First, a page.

Japan: A new island had appeared in the Ogasawara Islands

A volcanic eruption in the waters south of Japan has produced a new island, and while it's uncertain if it will last, it could become a permanent new part of the nation's territory.

On Wednesday morning, November 20 2013, the first indications of the eruption reached the public, as Japan's coast guard issued a warning about smoke rising from the area. Footage filmed by the coast guard and shown on Tokyo TV showed up very shortly after.

The island apparently measures about 200 metres wide at the moment, and it joins an island chain known as the Ogasawara Islands, which is a mostly uninhabited archipelago about 1,000 km to the south of Tokyo.

This is the second island to sprout from ocean waters in recent times. A mud volcano was credited with creating a small island off the coast of Pakistan after a major earthquake shook the country's southern mountains in late September.



ZetaTalk: Japan

"The folding of the Pacific (whereby the Marian Trench folds against the Mariana Plate, which folds against and under the Philippine Plate, which folds against and under the plate tongue holding Indonesia) will of course involve Japan in the shocks. How would this not be so? The Philippine Plate is also pushing under the south island of Japan, and the point of juncture at Mount Fiji, a three-plate boundary where the Pacific and Philippine plates slide past each other, will be a focus. The south island will have jolts as the Philippine Plate tilts and pushes under it, and Mount Fiji will also receive jolts as the Pacific Plate reverberates from having the Philippine Plate scrape along its side. These quakes we would place in the magnitude of 8, though they will be downgraded to be in the range of magnitude 7. The north island shocks will be worse, as the Pacific Plate is not going to tilt the way the Philippine Plate did, thus it will ram its way under the north island. Here is where the great shocks will occur, where they will unquestionably be called of a magnitude 8 but will in truth be more akin to magnitude 9 quakes."


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Comment by Howard on October 21, 2015 at 2:57pm

Eruption Continues on Japan's Newest Volcanic Island (Oct 18)

The eruption that started in Nov 2013 continues unabated.

During the most recent survey on 18 Oct by the Japanese Coast guard, strombolian activity was observed at the central vent, but lava flows no longer reached the coast of the young island, which is being affected and modified by wave erosion.

According to a bathymetric analysis conducted between June 22 and July 9, the total lava volume erupted so far is approx. 160 million cubic meters, of which 74 million are below sea level.



Comment by Howard on June 24, 2015 at 4:22am

Japan's New Volcanic Island Keeps Growing (Jun 23)

The ongoing eruption at Nishinoshima continues with steady lava flows, the island nearly doubling in size over the past few months to 2.7 square miles.

The above image shows the expansion occurring primarily in the SE corner of the island.

Earlier today, a strong 6.9-magnitude earthquake struck deep under the seabed near Nishinoshima in the Ogasawara islands (later downgraded to 6.3 by USGS).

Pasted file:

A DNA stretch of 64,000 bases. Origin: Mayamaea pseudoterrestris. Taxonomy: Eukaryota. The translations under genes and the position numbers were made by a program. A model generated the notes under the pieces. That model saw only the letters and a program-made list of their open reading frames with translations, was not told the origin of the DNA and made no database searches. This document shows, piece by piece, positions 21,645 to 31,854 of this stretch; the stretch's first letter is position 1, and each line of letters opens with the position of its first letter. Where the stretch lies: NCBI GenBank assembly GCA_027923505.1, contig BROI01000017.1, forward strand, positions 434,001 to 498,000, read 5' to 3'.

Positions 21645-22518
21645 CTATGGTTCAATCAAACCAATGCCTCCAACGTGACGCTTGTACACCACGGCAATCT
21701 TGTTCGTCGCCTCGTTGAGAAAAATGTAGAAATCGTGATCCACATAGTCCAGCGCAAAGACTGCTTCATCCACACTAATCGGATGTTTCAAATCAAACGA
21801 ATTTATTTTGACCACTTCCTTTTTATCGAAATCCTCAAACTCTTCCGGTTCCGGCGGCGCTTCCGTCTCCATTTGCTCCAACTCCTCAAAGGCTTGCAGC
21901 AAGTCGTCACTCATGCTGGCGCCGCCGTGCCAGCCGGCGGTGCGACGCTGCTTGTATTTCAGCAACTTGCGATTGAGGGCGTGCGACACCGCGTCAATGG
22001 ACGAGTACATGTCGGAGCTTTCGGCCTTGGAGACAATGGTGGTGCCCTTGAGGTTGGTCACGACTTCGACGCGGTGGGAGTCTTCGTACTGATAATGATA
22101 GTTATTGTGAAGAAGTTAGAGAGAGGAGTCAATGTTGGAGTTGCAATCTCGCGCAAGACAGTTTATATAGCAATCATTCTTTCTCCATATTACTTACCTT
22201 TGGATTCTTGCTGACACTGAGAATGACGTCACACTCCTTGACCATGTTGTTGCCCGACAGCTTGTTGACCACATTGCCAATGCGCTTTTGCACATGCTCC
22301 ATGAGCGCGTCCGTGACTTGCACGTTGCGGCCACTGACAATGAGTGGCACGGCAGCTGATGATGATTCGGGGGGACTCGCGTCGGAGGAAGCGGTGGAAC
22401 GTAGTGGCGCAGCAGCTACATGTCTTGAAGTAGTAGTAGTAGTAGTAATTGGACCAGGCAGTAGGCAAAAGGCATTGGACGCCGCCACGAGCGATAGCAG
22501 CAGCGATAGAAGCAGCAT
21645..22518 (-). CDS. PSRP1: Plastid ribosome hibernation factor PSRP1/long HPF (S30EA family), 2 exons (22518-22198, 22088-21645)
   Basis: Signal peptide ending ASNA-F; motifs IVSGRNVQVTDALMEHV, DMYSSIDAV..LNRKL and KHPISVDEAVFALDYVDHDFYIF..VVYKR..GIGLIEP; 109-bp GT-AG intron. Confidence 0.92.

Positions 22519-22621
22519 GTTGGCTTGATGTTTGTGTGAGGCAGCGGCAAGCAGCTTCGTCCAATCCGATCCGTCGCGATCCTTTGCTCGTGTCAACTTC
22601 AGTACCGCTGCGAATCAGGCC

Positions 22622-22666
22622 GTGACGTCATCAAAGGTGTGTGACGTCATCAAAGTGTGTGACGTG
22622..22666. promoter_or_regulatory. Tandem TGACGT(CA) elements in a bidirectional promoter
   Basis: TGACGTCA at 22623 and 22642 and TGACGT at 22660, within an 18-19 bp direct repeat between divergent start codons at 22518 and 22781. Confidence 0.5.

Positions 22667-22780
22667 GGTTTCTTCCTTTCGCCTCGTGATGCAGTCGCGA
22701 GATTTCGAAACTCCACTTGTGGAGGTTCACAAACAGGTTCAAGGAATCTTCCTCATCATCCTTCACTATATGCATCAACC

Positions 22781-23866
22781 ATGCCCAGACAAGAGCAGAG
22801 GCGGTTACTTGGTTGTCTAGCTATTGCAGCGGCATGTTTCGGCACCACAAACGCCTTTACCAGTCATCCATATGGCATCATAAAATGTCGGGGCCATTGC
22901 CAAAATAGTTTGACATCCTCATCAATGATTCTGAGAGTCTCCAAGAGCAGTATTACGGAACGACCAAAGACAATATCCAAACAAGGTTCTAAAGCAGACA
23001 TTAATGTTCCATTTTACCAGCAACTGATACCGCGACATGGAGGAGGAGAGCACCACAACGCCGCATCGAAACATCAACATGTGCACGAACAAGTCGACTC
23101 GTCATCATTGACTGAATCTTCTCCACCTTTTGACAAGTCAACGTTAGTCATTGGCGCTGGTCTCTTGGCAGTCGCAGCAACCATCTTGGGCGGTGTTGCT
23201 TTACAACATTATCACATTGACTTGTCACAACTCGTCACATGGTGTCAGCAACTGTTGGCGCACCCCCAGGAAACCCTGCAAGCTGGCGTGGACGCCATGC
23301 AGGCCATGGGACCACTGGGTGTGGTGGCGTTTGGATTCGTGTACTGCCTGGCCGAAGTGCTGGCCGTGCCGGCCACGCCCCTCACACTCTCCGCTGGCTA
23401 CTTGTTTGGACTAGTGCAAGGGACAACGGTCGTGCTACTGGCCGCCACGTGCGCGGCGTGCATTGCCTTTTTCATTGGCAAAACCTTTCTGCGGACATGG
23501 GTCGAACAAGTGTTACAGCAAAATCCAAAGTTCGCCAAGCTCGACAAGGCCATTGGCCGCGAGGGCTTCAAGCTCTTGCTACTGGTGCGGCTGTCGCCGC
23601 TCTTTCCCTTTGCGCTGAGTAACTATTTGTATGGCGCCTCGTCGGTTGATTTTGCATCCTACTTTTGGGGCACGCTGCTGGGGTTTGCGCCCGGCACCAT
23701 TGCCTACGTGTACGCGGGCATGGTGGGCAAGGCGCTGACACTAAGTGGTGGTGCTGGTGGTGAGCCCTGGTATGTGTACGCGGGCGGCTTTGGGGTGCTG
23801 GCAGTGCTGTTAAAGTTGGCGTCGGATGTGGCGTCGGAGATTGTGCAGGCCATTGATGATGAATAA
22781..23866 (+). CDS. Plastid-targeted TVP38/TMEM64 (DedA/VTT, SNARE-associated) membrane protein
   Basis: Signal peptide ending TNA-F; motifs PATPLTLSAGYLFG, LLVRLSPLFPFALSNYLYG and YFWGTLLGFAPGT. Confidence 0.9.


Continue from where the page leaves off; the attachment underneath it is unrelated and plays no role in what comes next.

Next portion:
Comment by Howard on February 26, 2015 at 4:45am

Japan's New Volcanic Island Grows 11 Times Larger in 15 Months (Feb 25)

video link

The newest Japanese island in the Pacific Ocean has grown more than 11 times in size since an underwater eruption started about 15 months ago.

The eruption started in November 2013 near the island Nishinoshima, which is about 621 miles away from Tokyo. Since the island began rising from the sea in 2013, the volcano has soared up about 328,000 feet tall.  The new volcanic island is now larger than 50 sports stadiums combined. 

On Monday, personnel aboard a Coast Guard patrol aircraft said a crater was spewing out volcanic rock five or six times per minute, sending smoke about 4,000 feet high. Infrared footage taken by a Coast Guard vessel showed molten lava flowing from the crater.

The coast guard is warning ships not to approach within a two-point-four mile radius of the island. 

Coast Guard officials said the size of the island is now about 1.5 square miles. It measures 1,950 meters east to west and 1,800 meters north to south.

The officials said they hope to survey seabed formations using remote-controlled submersibles. They also called on ships to navigate areas near the island with caution.




Comment by Howard on January 19, 2015 at 9:31pm

Japan's Newest Volcanic Island Keeps Expanding (Jan 19)

The Nishino-shima volcano island continues to grow with lava flows, which recently have been mostly active towards the east from the main vent, while most growth during Nov-Dec had been towards the north, where a vast plateau has been built.

Sea erosion already has visibly modified the shape of the island, creating sandy beaches in some places and smoothing out its shores.



Comment by casey a on January 4, 2015 at 11:18pm

This island has now grown ten times in size since when it originally showed up.

Authorities in Japan say a new island near Tokyo has grown more than 10 times in size since emerging during an underwater eruption in November 2013.

Researchers say Nishinoshima is now almost 2.3 sq km - and is estimated to rise about 110m above sea level.

The Japanese coast guard says red magma is still visible at the bottom of the crater and are advising ships to avoid the area.


Comment by Howard on November 15, 2014 at 7:17pm

New Volcanic Island off Japan Still Growing One Year Later (Nov 15) 

Nishinoshima island has grown more than eight times larger about a year after a new island appeared and merged with it due to an underwater volcanic eruption.